There are numerous versions of Cactus ransomware that could be targeting various organizations. Below we will provide an example of what one of such attacks might look like.
Cactus is a type of ransomware that targets and encrypts files, changing their extensions to “.CTS1”. For example, a file originally named “1.jpg” would be renamed to “1.jpg.CTS1”, and similarly for other file types. This ransomware is characterized by its unique extension appending method, which can vary depending on the encryption mode used. In some cases, files may end up with double extensions, such as “.CTS1.CTS6”.
Upon successful encryption of data, Cactus leaves a ransom note titled “cAcTuS.readme.txt” in the affected system. This note informs the victims about the encryption of their systems and provides instructions for contacting the attackers to negotiate file recovery and prevent data leakage. The primary mode of contact suggested in the ransom note is through email, specifically at firstname.lastname@example.org. Additionally, the note provides a backup communication channel via Tox chat, a secure messaging platform.
The content of the ransom note typically reads as follows:
Your systems were accessed and encrypted by Cactus.
To recover your files and prevent data disclosure contact us via email: email@example.com
Your unique ID reference: –
Backup contact TOX (hxxps://tox.chat/):
Beyond encryption, Cactus ransomware exhibits behaviors typical of contemporary cybercriminal tactics, such as data exfiltration. The attackers use the Rclone tool to transfer stolen files directly to cloud storage services. Following the data theft, a PowerShell script TotalExec is employed.
This script, often associated with the BlackBasta ransomware, facilitates the automated deployment of the encryption process across the compromised systems. This combination of data theft and encryption underscores the multifaceted threat posed by Cactus ransomware in cybersecurity incidents.
How to contain and remove the infection? Possible decryption solutions
Cactus ransomware can be effectively removed using advanced anti-malware solutions such as SpyHunter 5Combo Cleaner or Malwarebytes. However, before initiating the removal process, it's crucial to isolate the infection, which requires disconnecting all infected PCs from the network. Such isolation prevents the spread of ransomware to other systems and limits the malware's communication with any external control servers.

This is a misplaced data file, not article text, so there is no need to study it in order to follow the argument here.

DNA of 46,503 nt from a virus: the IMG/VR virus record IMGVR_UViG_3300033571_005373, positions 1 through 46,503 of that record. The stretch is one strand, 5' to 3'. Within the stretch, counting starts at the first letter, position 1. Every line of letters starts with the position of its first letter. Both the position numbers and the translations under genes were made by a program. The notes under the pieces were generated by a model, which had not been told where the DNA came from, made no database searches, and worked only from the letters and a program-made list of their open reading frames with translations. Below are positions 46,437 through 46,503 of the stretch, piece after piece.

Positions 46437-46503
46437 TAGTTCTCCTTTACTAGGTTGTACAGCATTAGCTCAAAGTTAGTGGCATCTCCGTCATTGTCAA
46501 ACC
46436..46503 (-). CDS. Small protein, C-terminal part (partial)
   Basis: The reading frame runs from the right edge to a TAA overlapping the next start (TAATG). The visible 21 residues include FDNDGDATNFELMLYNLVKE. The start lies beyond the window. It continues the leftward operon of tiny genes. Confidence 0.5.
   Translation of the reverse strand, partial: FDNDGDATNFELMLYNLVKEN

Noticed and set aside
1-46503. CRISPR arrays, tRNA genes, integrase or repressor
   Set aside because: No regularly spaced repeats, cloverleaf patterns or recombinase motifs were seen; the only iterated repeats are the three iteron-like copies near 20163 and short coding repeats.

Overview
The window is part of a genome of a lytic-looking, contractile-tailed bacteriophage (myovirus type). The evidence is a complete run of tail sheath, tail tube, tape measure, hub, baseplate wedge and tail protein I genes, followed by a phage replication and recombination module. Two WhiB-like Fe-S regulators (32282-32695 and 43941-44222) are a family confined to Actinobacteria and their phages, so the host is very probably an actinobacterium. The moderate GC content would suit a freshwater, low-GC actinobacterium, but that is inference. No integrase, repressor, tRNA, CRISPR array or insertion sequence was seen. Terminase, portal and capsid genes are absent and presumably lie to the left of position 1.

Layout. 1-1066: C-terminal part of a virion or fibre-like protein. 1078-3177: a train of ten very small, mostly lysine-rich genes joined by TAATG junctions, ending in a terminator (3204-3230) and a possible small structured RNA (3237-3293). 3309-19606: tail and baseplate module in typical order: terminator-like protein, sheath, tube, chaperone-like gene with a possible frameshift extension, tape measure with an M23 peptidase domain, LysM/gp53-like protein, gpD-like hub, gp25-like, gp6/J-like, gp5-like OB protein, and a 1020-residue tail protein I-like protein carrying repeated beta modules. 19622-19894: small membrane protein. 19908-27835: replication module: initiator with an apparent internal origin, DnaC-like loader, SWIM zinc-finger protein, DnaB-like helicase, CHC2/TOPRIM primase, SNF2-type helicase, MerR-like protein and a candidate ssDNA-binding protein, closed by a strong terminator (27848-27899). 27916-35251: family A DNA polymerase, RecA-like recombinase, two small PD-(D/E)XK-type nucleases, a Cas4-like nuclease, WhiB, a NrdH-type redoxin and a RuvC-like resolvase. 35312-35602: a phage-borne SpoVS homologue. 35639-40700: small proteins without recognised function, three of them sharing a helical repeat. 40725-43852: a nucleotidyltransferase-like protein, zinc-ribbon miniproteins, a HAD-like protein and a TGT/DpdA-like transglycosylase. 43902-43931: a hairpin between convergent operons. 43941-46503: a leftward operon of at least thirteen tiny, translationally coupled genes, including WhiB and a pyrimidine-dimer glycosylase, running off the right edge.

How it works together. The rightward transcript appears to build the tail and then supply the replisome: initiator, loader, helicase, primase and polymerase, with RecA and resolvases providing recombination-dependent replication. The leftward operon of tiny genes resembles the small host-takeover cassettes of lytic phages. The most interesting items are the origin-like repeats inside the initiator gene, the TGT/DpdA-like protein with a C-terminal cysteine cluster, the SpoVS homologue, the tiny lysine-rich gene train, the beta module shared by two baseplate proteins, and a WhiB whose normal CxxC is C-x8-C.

Once the infected systems are isolated, the next step is to initiate the removal process in Safe Mode. Safe Mode in Windows is a diagnostic mode that starts the system with a minimal set of drivers and services. Running anti-malware tools in Safe Mode enhances their effectiveness, as the ransomware is less likely to be active and thus can be more easily detected and removed.
After the ransomware has been successfully removed, the focus shifts to the recovery of encrypted files. While it's often challenging to decrypt files without the original encryption key, using data restore software offers the possibility of retrieving some lost data. These software tools can scan the affected drives and attempt to recover files that were encrypted by the ransomware.
Following the removal of the ransomware and attempts at data recovery, it's essential to address any potential system corruption. Windows systems, after a ransomware attack, may suffer from various issues like corrupted files or disrupted system settings. Utilizing a Windows repair tool, such as FortectIntego, can help in fixing these corruptions, and restoring system stability and functionality.
In addition to these steps, there are also additional tips and best practices for dealing with ransomware attacks. These tips cover a range of strategies from preventive measures to limit the risk of infection to post-attack protocols that help in mitigating the damage and preventing future incidents. By following these comprehensive guidelines, users and administrators can enhance their resilience against ransomware threats and safeguard their data and systems more effectively.
Getting rid of Cactus virus. Follow these steps
Important steps to take before you begin malware removal
File encryption and ransomware infection are two independent processes (although the latter would not be possible without the former). However, it is important to understand that malware performs various changes within a Windows operating system, fundamentally changing the way it works.
IMPORTANT for those without backups! →